I think you will find when you get down to it that they will insist on head shot animals for the reasons Tee2 gives above. If that is the case, accuracy is probably more of an issue than calibre and one of the flatter shooting smaller rounds such as .243, 6.5x55, or 25.06 will be better as they are all more than capable and without the drop you will get with a .308 or similar. They will probably be Fallow which have an annoying tendency to bunch up and overlap when you least need it! Beware of the fragmentation from a Ballistic tip as you may well hit more than the intended one if this happens. Elevated shooting positions will be an advantage is possible. Is it woodland or open pasture or maybe a mixture? Be carefull not to take too much on at once and stress them out. Shooting a 'lead' animal first may help to split them into smaller more manageable groups too. If you need a hand I am also in the South East!!

  8. #8
    It would be interesting to know what deer species are involved, and just how used to humans they are - as a general rule, fallow tend to be the most skittish, followed by sika. Reds are relatively laid-back. In some parks, the deer are more like semi-feral - wary of humans, but more tolerant than wild deer. What are the park conditions you will be working under - such as size, public access etc?

    If you are doing sizeable culls in a closely enclosed area, the deer tend to bunch up as soon as they know that something unpleasant is going on - and then serious accuracy is needed. For this reason a .243 can be helpful but, as others have said, not if you're going to be chest shooting large reds or similar. For these something larger - with maximum energy at the target end - might be more sensible.

    Very often, however, head shooting becomes the only option as these may be the only targets available after the first cull or two. At least within an enclosed area, you have the opportunity to put things right if you do mess up a shot - something that you probably won't get with wild deer and which is why head shooting them is not an acceptable option.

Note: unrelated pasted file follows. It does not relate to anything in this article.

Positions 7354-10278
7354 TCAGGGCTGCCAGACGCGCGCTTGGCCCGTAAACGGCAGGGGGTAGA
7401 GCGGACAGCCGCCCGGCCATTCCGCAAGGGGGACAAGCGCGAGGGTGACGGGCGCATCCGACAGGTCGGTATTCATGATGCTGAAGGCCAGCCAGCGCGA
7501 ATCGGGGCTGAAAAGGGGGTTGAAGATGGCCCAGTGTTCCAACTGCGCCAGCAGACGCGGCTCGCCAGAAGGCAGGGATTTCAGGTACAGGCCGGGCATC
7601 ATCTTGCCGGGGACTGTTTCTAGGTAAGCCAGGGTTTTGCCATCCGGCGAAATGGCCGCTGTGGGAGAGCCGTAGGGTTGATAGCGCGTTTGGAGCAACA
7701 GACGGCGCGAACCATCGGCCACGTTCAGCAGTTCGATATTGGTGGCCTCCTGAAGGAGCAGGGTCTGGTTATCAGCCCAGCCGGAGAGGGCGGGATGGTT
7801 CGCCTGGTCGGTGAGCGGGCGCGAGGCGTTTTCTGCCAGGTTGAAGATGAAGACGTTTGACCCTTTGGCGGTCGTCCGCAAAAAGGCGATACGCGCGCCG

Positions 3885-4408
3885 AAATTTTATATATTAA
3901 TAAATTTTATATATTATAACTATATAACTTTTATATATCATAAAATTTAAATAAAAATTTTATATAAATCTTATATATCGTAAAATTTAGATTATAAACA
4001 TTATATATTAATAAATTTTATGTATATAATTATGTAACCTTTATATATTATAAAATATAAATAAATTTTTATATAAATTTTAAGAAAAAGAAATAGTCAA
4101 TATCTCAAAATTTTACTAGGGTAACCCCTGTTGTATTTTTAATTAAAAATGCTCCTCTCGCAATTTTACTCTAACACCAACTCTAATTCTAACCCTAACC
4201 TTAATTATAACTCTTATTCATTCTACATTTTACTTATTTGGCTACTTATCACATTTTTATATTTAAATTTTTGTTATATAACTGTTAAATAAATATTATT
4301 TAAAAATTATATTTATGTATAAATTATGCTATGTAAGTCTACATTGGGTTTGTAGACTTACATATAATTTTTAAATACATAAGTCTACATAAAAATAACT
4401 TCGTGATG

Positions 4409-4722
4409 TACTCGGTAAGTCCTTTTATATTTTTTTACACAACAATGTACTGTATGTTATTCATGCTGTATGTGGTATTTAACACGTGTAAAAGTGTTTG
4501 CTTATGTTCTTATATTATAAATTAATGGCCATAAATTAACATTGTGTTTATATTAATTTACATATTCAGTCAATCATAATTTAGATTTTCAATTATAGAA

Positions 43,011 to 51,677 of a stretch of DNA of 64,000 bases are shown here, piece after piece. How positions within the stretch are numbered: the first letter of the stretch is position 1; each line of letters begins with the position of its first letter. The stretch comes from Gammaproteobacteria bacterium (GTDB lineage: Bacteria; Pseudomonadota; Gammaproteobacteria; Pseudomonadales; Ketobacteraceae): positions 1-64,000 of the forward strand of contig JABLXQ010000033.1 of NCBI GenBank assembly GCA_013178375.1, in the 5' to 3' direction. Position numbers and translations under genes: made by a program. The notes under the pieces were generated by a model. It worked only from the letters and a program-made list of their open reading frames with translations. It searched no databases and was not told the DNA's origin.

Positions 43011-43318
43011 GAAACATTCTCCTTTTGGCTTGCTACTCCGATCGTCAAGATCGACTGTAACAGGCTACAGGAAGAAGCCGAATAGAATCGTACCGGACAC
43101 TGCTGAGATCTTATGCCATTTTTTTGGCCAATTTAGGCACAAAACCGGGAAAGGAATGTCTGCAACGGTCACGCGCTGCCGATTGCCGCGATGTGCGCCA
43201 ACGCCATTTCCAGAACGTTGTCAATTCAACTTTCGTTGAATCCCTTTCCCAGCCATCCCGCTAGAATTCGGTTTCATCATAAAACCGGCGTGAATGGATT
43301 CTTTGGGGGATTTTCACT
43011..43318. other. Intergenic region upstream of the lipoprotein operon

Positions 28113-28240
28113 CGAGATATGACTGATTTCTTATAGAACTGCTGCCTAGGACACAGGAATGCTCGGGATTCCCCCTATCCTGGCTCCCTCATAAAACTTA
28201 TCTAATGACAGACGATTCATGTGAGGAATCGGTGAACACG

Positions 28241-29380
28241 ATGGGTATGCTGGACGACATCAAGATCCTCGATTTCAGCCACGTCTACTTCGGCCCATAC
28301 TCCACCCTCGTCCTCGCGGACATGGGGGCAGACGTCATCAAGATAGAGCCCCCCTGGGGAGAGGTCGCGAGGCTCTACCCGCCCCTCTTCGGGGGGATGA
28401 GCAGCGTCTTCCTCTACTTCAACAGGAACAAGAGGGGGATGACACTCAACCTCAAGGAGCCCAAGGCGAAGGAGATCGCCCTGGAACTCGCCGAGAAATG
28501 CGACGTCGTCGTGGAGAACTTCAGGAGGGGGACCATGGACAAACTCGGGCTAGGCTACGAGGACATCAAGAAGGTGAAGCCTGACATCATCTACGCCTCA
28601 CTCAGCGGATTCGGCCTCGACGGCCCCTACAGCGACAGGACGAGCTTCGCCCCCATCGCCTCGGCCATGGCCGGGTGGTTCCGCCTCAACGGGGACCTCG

Tee2 is right in saying that park culling is not enjoyable, but it can be hard work and demand very high standards of marksmanship. And don't forget the challenges of being in the public eye if the park isn't private!

  9. #9

    Re: Park Deer

    Quote Originally Posted by Monkey Spanker
    Beware of the fragmentation from a Ballistic tip as you may well hit more than the intended one if this happens.
    Surely it the other way around isn't it? BT's especially those Hunting designed variety will penetrate the skull and dump their energy where as les frangible bullets may well exit either partially intact or intact.

  10. #10
    Most bullets will exit with a head shot at close range and if they are not close then you shouldn't be head shooting anyway!!
    Less frangible rounds will as you say stay intact and continue on roughly the same path. Ballistic tips I find tend to migrate a bit. That said though, i have had occasions of no exit with a BT. It will be interesting to see others views on this point alone? I also suspect much will depend upon the size of the animals in question.